Tens of thousands of children in child labor have been rescued through organizations founded by Nobel winner Kailash Satyarthi. Courtesy: “Kailash”
“We were led by young people, many of whom were child laborers,” said Anjali Kochar, executive director of the Kailash Satyarthi Children’s Foundation. Kochar spoke at the U.S. Department of Labor, one of several locations in Washington, D.C., where the documentary was screened to commemorate 2018 World Day Against Child Labor on Tuesday.
“They demanded their right to childhood,” said Kochar, recalling the march. “They called for the elimination of child labor and for meaningful, quality education. It was truly electrifying.”
Satyarthi began rescuing child laborers in the 1980s. His first rescue attempt was unsuccessful because he was outgunned by human traffickers. Satyarthi then brought to court photos of the atrocities he saw when trying to rescue the children, and a judge then ordered they all be freed.
The more children rescued, the bigger the mission became until more than 200 activists, lawyers and social workers joined Satyarthi in the 1980s to form the BBA, an India-based organization that has rescued more than 80,000 child laborers. Mukti Ashram, the Delhi branch of BBA, provides shelter and education for liberated children.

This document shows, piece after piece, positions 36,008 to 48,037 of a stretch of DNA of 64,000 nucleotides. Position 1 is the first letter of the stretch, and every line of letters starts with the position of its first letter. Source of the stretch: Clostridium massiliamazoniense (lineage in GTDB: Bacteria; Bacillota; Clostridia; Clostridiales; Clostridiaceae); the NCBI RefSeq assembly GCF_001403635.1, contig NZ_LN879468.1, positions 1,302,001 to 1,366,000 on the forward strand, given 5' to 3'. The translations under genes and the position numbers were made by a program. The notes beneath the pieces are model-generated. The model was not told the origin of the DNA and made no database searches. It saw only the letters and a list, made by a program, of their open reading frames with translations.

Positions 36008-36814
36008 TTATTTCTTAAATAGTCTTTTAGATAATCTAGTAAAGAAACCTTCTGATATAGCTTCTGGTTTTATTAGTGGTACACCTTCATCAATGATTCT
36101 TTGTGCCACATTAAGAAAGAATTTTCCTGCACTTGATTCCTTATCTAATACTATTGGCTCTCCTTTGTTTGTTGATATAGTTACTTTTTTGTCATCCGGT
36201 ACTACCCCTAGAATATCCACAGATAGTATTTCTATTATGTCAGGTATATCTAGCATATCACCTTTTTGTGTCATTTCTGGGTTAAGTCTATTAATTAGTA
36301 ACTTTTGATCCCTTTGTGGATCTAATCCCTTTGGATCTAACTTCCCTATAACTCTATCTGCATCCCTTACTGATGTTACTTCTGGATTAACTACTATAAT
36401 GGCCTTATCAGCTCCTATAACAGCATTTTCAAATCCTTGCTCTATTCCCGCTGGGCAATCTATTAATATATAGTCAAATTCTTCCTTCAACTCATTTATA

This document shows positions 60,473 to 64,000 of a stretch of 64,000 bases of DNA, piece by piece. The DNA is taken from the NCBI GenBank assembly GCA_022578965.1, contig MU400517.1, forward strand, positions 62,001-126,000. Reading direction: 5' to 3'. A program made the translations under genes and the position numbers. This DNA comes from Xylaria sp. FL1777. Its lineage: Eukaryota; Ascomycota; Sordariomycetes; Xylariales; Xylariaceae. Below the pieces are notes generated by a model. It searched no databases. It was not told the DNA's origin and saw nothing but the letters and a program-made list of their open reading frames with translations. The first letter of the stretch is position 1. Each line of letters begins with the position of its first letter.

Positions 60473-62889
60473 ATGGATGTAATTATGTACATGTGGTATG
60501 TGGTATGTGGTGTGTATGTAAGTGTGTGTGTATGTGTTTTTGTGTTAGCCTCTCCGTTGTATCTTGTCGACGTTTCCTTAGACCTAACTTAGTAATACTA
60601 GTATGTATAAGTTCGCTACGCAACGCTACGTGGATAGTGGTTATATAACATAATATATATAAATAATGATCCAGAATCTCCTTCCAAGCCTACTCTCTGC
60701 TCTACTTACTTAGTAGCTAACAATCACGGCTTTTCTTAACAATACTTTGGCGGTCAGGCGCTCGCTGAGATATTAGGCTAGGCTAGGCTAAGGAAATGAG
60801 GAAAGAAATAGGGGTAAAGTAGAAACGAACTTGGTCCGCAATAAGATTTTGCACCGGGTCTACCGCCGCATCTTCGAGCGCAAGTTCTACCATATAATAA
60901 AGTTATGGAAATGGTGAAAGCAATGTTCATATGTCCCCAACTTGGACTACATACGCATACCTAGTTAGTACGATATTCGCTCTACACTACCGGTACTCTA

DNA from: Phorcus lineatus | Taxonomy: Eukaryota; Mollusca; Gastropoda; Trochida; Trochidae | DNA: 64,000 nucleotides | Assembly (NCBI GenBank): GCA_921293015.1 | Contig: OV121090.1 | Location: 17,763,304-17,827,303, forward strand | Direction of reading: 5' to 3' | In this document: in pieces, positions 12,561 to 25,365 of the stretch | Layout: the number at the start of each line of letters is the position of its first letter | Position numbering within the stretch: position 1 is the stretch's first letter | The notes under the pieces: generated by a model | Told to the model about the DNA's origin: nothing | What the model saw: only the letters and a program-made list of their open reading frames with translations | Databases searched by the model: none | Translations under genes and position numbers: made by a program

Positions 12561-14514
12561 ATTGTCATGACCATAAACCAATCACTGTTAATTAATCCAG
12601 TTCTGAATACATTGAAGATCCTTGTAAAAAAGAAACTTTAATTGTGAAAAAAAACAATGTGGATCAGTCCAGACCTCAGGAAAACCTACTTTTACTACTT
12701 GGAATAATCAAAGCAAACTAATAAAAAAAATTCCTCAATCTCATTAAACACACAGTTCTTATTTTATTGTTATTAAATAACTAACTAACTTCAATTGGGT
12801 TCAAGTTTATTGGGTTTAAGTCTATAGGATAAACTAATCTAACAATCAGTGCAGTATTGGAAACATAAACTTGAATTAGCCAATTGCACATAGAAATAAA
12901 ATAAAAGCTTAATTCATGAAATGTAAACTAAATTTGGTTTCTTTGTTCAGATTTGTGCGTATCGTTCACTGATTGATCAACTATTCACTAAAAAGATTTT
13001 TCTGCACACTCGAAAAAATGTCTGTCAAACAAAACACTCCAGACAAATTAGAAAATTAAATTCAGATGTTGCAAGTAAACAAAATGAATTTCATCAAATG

Demand for Cheap Products Increases Demand for Child Labor
Satyarthi looked at the successes of Mahatma Gandhi, Nelson Mandela, and Martin Luther King Jr. and decided that a “global march” was best for bringing attention to a global problem. The increased demand for cheap products was leading to an increased demand in cheap labor, making abuse and wage theft common in supply chains, especially for women and children. Since The Global March Against Child Labor formed in 1998, the International Labor Organization (ILO) passed Convention 182 on elimination of the worst forms of child labor, child labor in homes was banned in India in 2006 and the South Asian March Against Child Trafficking took place in 2007, where 1 million people marched 3,000 miles to end forced labor.
Although the efforts of Satyarthi, who won the Nobel Prize in 2014 for his efforts, and other global advocates decreased the number of child laborers from 260 million to 152 million in 20 years, there is still more work to be done. Of the 152 million child laborers, 73 million work in hazardous conditions. These children are between the ages of 5 and 17, spending their days in factories and fields instead of in school.
The film reveals the complexity of child labor, illustrating how poverty and education often underly child labor. Parents who are paid very little or are unemployed may need their children to work so their families can survive. Because of the lack of resources, impoverished parents are often uneducated and their children fall prey to traffickers promising work opportunities. The children are taken from their families and forced to work for months or years, escaping with burns and broken bones. This was the case for Sanjeet, who appeared in the film and was rescued by BBA. This young boy was found with dents in his face from hot powder blown by fans in a factory. He had not been allowed to go home in a year.